The Manol vané went right on ignoring us after that; we were no threat to them.
“The star tears are real, Relos Var. But you don’t think I’m stupid enough to let you handle them, do you?” The Manol vané raised one eyebrow.
A faint smile played across the wizard’s lips. “One can always hope.”
“You. You check the necklace.” The Manol vané man thrust the necklace and its bag at me.
Dethic looked perplexed. “But sir…”
“It’s all right,” I murmured, not taking my eyes from the black-skinned vané. “I have experience appraising gems.”
I was going to lie about the necklace. I was Quuros; he was Manol vané. Whatever he wanted with me couldn’t be good. The fact that he was paying for me with a necklace of star tear diamonds wasn’t just excessive, it was creepy. I’d heard about that necklace my whole life. To me, those diamonds were as infamous as the sword Urthaenriel or the Crown and Scepter of Quur.
Suddenly, I knew which side to root for: this Relos Var fellow seemed very much the lesser evil. I held the diamond necklace up with shaking fingers, moving the stones back and forth so they caught the light.
“You know your gems? Excellent.” Dethic’s expression turned to a thoughtful frown. “No lying now. Tell me true. Are those star tears?”
I repressed a sigh. It all might have ended right there. I would have lied and told him the stones were fake, taken my chances with Relos Var. But Dethic held my gaesh, held a piece of my soul trapped in the metal charm in his hands. That only meant I had to obey his spoken commands. Like most gaeshed slaves, I followed a slew of orders which were perpetually in effect; I was forbidden to escape, kill my owner, or disobey commands from my owner (although that last seemed redundant). I wasn’t under any obligation to anticipate my owner’s needs or look out for their interests. Loopholes could be exploited.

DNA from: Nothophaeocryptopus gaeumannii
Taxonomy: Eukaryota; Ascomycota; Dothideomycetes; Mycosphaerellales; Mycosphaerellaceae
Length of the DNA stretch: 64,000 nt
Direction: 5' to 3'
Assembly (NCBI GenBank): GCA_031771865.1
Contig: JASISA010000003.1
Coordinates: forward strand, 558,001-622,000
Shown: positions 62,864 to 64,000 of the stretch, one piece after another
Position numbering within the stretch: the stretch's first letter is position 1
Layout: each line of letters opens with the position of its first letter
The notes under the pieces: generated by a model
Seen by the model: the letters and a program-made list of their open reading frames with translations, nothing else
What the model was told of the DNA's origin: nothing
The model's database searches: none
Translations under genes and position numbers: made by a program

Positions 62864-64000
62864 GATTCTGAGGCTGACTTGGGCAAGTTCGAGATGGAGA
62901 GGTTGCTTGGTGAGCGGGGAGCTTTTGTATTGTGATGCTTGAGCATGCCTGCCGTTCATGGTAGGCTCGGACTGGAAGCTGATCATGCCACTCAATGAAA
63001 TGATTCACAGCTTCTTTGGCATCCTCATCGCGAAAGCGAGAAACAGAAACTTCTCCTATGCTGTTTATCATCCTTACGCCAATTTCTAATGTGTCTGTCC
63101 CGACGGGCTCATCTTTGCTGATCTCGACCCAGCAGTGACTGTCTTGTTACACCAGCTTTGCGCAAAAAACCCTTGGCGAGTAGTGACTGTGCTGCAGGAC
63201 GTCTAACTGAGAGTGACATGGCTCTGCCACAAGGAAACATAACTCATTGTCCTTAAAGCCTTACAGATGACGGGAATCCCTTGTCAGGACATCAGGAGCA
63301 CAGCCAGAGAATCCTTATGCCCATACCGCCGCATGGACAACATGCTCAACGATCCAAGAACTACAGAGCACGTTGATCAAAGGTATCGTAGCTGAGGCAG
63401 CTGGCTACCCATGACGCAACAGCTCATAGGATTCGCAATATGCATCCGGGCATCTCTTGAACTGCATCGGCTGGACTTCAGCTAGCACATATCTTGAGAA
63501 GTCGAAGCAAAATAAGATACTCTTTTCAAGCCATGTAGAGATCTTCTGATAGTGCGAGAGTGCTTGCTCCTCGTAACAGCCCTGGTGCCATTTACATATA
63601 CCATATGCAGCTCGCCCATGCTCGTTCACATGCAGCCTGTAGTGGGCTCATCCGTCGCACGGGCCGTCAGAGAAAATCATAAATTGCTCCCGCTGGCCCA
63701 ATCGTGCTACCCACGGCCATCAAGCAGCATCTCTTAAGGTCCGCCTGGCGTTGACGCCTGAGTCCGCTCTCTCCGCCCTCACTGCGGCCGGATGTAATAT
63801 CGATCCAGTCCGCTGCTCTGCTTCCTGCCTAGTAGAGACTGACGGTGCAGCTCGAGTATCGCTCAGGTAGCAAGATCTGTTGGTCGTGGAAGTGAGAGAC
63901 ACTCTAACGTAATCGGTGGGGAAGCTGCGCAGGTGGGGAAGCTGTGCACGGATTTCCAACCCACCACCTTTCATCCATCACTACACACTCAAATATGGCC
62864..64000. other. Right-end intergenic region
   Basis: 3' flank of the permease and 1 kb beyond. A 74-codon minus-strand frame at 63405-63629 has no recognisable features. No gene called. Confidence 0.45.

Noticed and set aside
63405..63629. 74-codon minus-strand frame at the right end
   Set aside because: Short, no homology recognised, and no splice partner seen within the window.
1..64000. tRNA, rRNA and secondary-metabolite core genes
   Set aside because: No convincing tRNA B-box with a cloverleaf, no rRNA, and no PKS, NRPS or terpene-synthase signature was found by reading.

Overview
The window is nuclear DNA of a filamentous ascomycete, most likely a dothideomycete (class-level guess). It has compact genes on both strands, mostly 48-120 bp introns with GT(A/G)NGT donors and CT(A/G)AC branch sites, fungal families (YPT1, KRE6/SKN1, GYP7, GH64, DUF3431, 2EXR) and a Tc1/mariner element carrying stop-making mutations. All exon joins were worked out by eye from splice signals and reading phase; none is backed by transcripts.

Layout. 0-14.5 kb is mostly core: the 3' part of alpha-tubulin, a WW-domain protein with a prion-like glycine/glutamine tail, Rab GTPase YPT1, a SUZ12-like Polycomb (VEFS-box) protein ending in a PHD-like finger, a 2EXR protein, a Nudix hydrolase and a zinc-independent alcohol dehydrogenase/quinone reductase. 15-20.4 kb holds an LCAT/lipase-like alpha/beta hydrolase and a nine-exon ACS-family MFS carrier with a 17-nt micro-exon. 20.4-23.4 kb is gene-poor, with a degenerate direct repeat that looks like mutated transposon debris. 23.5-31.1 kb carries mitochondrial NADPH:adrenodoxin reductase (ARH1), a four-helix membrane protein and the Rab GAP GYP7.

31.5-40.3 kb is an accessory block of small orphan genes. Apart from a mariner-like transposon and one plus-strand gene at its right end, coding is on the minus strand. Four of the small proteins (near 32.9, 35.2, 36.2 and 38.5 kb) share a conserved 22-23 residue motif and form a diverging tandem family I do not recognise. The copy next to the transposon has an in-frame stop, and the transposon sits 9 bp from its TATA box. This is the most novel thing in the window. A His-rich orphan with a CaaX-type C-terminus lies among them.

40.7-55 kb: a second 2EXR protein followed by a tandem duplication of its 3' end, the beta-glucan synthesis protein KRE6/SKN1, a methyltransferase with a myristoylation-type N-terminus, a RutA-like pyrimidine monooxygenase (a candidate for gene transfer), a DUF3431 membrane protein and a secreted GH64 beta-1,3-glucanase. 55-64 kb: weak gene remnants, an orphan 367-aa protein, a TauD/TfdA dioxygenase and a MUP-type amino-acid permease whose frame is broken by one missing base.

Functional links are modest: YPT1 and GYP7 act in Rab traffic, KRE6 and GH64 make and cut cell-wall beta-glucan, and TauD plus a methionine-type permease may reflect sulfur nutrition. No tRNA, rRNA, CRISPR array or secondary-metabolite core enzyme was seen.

This whole sordid tale would have crashed to an early end if I hadn’t been ordered to tell the truth.
I looked at the diamonds again. They were flawless, perfect, cut into refracting shapes by ancient, skilled hands. It was as if you stared at a real star, captured and trapped in diamond.
I opened the velvet bag. Everyone heard the necklace hitting the bottom with a clink of chain. No one noticed the copper bangles no longer hung around my wrists.
I am very good at hiding things.
“They’re real.” I handed the bag to Dethic. I scratched at the nape of my neck as far as the shackles allowed. I used that motion to hook the stolen jewels to my own necklace, hiding the mass under my hair.
There. As long as Dethic didn’t discover my deception, I’d just been sold to the Brotherhood for the cost of a few copper bracelets.
It’s not that I don’t think my soul is worth more, but I was damned if I wouldn’t make metal off my own sale.
Lord Var addressed my new owners. “Members of the Brotherhood, we have always had good relations. Don’t jeopardize our friendship over one slave.”
The vané was expressionless as he replied, “You have nothing we want.” He said to Dethic, “You’ve been paid. Hand over the gaesh.”
“Don’t give him the gaesh,” Relos Var ordered.
The Manol vané said, “This is no longer your concern.”
“I want the young man,” Relos Var said.
The vané sneered. “Perhaps you should send courtship gifts first.”
The air simmered between the two men. I wondered if the Black Brotherhood had bought me for no other reason than to keep me out of Relos Var’s hands. That option seemed likely unless they knew who I really was, knew about the Stone of Shackles around my neck.
Unless… That “unless” was all too plausible. My stomach knotted. The last thing I needed was to be the middle of a power play. Gods, more politics. I was sick to death of politics. If only I could leave. I didn’t dare use the word “escape,” even in the quiet of my thoughts. The gaesh would tear me apart for thinking about escape.
Var said, “Do you have any idea with whom you speak?”
The vané smiled. “I used your name, didn’t I?”
“Then you should know better than this insolence.”
The vané shrugged. “He’s not yours and he never will be. Why don’t you go back to looking for Yorish virgins? There must be a fast eight-year-old somewhere in the mountains who’s escaped the attention of your minions.”
A sound like granite rocks being scraped against one another issued from the cowled robe of the smallest Brotherhood member: he or she or it was laughing.